When I owned a motorcycle, I always wore full protective gear. Without exception, I wore a full-face helmet, jacket, gloves, long pants, and boots. Only the helmet is required in Virginia, and only the half-shell at that. I also took a motorcycle safety class and earned a valid Class M license in Virginia. The only way to ride safer than I did was to not ride.

I don’t think I’m better than Mr. Roethlisberger because my choices seem safer than his. I evaluated what I had to lose (income, physical ability, life) and compensated as well as I could. I suspect he did the same, although we weighed the risk differently with respect to negative outcomes. He also has significantly more financial strength to meet the risk he assumed. That matters.

Right or wrong, and I bet you’ll see Mr. Roethlisberger wearing a helmet when he resumes riding sometime after his career, those decisions are better made by the individual engaging in the “dangerous” activity than by legislators. Most motorcyclists already have parents who object. If the natural set aren’t sufficient to stop them from riding stupidly, no artificial set in the state house can ever compensate. What’s next, a law requiring the Steelers to include a helmet clause in their contract with Mr. Roethlisberger, since that would be for the “public good” of their fans? Where does it stop?

Freedom must include the freedom to be dumb.

“You made us do it” is bad government

The editors at Opinion Journal hate liberty. I can think of no other explanation to support this statement in today’s editorial on the now-failed marriage amendment:

We remain opposed to federal interference in this issue, believing that issues of family life and law are best settled in state legislatures.

As opposed to the individual’s home? Why? Given the manner in which state legislatures are dealing with this issue, do I trust them to err on the side of individual rights? Of course not. Anyone who doubts that need only look at the mess that Virginia is trying to pass this November.

States have also devised a range of policies for civil partnerships or other legal rights for gay couples. These innovations reflect the reality that most Americans oppose extending the term “marriage” to gays but are open to other legal arrangements.

The marriage debate demonstrates nothing more than naked majoritarianism. The Constitution does not work that way. Denying rights at the state level because the solution is federalist is still a denial of rights. Why should a gay couple care if their oppressor is the United States Congress or the Virginia General Assembly? Either offer the same marriage benefits to every individual or extract marriage from civil government. No individual should have the right to determine, through government, which rights another individual is allowed to possess. He possesses them from birth. The government can only secure or infringe.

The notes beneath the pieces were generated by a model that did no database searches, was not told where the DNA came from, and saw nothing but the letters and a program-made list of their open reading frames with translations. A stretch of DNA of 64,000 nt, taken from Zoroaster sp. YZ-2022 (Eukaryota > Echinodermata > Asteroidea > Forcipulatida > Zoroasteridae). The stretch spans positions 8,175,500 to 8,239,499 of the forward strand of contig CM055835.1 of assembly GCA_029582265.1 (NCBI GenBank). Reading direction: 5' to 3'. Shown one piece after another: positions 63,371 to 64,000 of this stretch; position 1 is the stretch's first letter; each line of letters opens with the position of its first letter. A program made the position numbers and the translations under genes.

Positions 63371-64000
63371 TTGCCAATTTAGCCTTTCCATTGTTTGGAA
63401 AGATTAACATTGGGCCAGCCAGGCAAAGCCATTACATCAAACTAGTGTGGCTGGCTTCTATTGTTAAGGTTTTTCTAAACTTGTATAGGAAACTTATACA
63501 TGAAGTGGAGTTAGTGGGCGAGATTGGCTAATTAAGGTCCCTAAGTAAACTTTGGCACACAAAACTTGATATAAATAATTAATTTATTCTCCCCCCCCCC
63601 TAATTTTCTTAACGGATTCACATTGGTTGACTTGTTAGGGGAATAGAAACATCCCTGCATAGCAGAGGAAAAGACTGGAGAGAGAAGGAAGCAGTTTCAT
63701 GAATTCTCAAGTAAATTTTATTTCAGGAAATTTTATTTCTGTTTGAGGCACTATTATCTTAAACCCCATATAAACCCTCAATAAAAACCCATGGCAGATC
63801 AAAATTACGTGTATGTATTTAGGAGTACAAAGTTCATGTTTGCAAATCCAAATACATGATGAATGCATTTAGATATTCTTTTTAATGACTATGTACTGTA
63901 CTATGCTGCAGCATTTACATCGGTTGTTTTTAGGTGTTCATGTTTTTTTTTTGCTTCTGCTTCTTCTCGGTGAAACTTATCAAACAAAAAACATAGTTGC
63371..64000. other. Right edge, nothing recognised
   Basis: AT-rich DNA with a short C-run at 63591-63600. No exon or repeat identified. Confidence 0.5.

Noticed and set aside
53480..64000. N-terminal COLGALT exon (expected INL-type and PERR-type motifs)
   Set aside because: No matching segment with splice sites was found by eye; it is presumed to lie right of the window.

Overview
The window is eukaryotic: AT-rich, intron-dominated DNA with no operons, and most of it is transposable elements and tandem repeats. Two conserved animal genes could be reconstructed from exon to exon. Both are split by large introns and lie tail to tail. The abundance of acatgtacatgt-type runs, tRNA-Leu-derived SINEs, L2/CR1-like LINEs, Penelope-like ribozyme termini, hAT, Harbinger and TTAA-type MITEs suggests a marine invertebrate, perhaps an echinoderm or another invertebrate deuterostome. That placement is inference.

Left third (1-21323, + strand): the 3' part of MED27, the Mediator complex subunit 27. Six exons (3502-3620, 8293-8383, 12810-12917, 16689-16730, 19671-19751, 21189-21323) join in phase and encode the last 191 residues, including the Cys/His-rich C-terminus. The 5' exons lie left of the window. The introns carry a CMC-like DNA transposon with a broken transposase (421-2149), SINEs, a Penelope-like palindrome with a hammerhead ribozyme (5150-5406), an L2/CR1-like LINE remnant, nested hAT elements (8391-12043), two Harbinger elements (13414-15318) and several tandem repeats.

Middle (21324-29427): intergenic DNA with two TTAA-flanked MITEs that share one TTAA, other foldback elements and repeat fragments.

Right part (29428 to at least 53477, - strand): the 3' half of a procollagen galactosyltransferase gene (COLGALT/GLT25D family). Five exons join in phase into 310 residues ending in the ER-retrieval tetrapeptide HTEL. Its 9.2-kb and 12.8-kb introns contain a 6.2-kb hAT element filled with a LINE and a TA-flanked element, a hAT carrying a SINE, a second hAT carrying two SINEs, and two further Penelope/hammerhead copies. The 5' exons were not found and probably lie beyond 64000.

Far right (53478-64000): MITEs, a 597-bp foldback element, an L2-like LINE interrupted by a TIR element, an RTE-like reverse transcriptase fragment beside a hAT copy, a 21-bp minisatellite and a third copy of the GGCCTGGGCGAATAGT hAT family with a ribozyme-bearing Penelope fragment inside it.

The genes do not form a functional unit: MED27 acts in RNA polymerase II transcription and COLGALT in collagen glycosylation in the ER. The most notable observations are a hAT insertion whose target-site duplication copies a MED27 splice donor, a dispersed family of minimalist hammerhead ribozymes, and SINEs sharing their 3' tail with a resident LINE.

This thinking deserves a permanent majority?

I’ve yet to read any of John Stuart Mill’s works, although I intend to tackle them in the future. As such, I can’t cite examples to refute anything in this hack piece from Friday’s Opinion Journal. No matter. The absurdity of Roger Scruton’s argument is sufficient to attack itself. After a perfectly reasonable opening, which provides biographical details of John Stuart Mill’s life, Mr. Scruton continues with this background on counter-arguments against utilitarianism:

According to Mill’s argument, that way of thinking has everything upside down. The law does not exist to uphold majority morality against the individual, but to protect the individual against tyranny–including the “tyranny of the majority.” Of course, if the exercise of individual freedom threatens harm to others, it is legitimate to curtail it–for in such circumstances one person’s gain in freedom is another person’s loss of it. But when there is no proof of harm to another, the law must protect the individual’s right to act and speak as he chooses.